By Evan Johnson
Barry Leete and his team were looking to develop a new automatic pump regulator for firetrucks, Dave Goodspeed hoped to create orthopedic footbeds and inserts using 3D printers, and Jeff DeJarnette dreamed of starting an online music production company for artists around the globe. All three of them, plus a team of young designers called the “Robo Rattlers,” gave their best attempt to woo a packed room of potential investors at the Rutland Free Library on Tuesday, Aug. 1.
The pitches were part of Road Pitch, a multi-day business growth event where motorcycle riders with investing, entrepreneurial and business experience hear pitches from start-ups in ten towns around the state.
Rutland was the fifth stop on the trip. Team riders parked an array of Triumphs, Hondas, BMW’s and Harley Davidsons outside the library and were identified by their red t-shirts. After Rutland, the group, which is registered as a club with the American Motorcycle Association, would ride south to Bennington on Thursday and then over the Green Mountains to Brattleboro on Friday. Riders picked a winner from each location. Ten winners will head to a championship pitch round on Oct. 19.
First up was Jeff DeJarnette, a member of The Mint, Rutland’s newly opened makerspace. The 25-year-old presented Soundplum, a subscription based company that would connect musicians with professional recording equipment remotely.
“Everyone wants to make music but not everyone has access to a $4,000 piece of equipment,” DeJarnette said.
To meet this perceived need, DeJarnette planned to house analog recording equipment in a small office in Rutland and connect customers to the equipment through online servers. Subscribers would choose one option on a three-tiered plan and have their music sent to a server for editing.
DeJarnette pitched a $210,000 investment in exchange for 20 percent equity to the investors.
Next up was Dave Goodspeed, owner of Rutland-based BalanceWorks. Balance currently works with shoe repair, pedorthics, and custom shoes. Goodspeed was hoping for an investment to develop a 3D printing operation to more efficiently create footbeds. Goodspeed said the materials made using 3D printing are more adjustable, more accurately produced and less labor-intensive.
“The business is very scalable,” he said. “We can line up the printers two at a time, four at a time or six. We can do whatever we want.”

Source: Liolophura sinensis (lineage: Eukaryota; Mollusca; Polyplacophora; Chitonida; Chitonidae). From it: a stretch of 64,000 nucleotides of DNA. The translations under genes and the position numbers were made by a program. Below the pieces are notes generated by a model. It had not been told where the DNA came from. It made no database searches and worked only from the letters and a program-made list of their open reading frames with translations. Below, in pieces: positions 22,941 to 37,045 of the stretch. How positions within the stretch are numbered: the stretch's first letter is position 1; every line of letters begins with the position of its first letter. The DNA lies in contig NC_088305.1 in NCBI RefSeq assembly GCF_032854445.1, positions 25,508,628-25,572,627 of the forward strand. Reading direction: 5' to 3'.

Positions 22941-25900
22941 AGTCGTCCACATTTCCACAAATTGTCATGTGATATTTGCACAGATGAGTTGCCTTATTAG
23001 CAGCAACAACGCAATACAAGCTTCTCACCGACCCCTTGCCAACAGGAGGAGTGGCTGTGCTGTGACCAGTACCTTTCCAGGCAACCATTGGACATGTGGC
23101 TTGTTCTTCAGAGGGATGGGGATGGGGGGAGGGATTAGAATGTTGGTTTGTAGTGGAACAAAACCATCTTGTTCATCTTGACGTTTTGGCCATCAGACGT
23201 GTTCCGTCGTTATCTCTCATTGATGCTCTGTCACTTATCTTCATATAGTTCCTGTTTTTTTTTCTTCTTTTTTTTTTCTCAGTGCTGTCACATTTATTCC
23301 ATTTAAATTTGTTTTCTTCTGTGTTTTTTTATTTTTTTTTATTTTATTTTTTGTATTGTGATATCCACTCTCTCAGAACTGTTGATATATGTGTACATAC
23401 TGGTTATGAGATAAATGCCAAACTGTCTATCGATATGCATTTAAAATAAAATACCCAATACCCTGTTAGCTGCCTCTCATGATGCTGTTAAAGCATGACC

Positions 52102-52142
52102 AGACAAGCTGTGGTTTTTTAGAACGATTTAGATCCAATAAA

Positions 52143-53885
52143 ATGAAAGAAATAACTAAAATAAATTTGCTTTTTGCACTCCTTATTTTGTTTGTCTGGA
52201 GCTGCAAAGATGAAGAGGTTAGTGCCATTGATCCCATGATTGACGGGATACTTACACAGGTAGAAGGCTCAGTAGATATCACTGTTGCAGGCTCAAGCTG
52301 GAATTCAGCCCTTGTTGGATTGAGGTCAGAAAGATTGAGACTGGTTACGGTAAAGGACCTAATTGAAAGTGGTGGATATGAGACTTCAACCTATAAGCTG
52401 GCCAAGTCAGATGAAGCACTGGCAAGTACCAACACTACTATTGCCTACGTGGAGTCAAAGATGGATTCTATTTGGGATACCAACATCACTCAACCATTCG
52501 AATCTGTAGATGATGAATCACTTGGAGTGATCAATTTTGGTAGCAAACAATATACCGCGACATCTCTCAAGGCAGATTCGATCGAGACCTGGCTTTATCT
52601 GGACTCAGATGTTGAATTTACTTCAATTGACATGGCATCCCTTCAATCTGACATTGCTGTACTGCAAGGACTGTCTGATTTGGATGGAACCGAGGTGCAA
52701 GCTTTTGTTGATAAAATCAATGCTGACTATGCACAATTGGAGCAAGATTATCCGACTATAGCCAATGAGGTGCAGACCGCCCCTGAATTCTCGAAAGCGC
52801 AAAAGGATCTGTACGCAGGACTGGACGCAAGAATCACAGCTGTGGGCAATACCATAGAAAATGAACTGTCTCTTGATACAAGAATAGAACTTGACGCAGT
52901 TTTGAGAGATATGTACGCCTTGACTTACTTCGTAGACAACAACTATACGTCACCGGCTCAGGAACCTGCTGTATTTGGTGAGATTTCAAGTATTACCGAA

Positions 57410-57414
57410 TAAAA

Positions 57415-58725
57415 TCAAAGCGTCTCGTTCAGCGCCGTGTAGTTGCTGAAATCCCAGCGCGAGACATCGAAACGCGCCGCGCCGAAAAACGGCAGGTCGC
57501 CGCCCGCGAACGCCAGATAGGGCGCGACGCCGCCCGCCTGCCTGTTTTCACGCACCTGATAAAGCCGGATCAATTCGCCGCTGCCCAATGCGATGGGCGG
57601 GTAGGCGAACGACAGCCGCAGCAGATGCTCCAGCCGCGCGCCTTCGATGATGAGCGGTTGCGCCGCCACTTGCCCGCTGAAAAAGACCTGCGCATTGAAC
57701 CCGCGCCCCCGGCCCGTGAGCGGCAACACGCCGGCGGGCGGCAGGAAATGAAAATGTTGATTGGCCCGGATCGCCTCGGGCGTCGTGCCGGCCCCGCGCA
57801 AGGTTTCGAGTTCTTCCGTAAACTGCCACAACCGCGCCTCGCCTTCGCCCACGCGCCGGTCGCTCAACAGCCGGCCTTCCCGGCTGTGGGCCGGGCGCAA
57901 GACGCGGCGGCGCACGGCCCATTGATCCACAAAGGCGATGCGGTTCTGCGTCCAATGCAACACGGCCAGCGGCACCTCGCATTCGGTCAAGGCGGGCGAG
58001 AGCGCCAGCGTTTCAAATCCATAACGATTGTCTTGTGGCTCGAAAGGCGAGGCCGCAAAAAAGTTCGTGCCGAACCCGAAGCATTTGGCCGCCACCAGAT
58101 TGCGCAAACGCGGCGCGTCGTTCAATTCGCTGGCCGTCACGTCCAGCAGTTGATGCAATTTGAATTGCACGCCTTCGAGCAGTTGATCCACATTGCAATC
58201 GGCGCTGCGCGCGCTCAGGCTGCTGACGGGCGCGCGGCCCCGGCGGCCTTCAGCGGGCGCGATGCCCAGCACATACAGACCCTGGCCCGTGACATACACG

Goodspeed was looking for an investment of $78,000 to be used for the printers, software, training, materials and storage space.
The third group of pitches was a three-person team from Fire Technologies International. CEO Barry Leete and his team presented “Accu-trol,” an automated system that controls the output of water on a firetruck’s pump. Fluctuations in water pressure can cause a firehose to behave unpredictably and lead to injury. Leete said their system would provide predictable and easily managed flows that could be directed with the touch of a button.
“It’s like your self-driving Uber,” said team member Robert McDermott.
Immediately following the five-minute pitches, the presenters were met with a wave of tough questions about the business plan and how they proposed to run it. Presenters did their best to provide succinct responses.
Presentations were ranked on target market, problem and need, team, project traction, revenue model and financial structure.
By the end of deliberations, Fire Technologies International was crowned the winner. They received a $500 check and two plush toys along with an invitation to the final round.
The last pitch of the day received arguably the most positive reaction from the audience as a team of 10- to 13-year-olds from the Rutland club Robo Rattlers presented the Breeze-And-Leave, an air conditioning system that adjusts the interior temperature of cars to keep pets comfortable and safe. The device also sends the owner updates via text message about the current interior temperature of the car.
The team said they weren’t looking for any investment from the pitch, but were looking to present the technology to an interested company for development.
Asked where the bidding would start at, 13-year-old team member Alec Harding didn’t miss a beat:“One million dollars!” he said, to thunderous applause.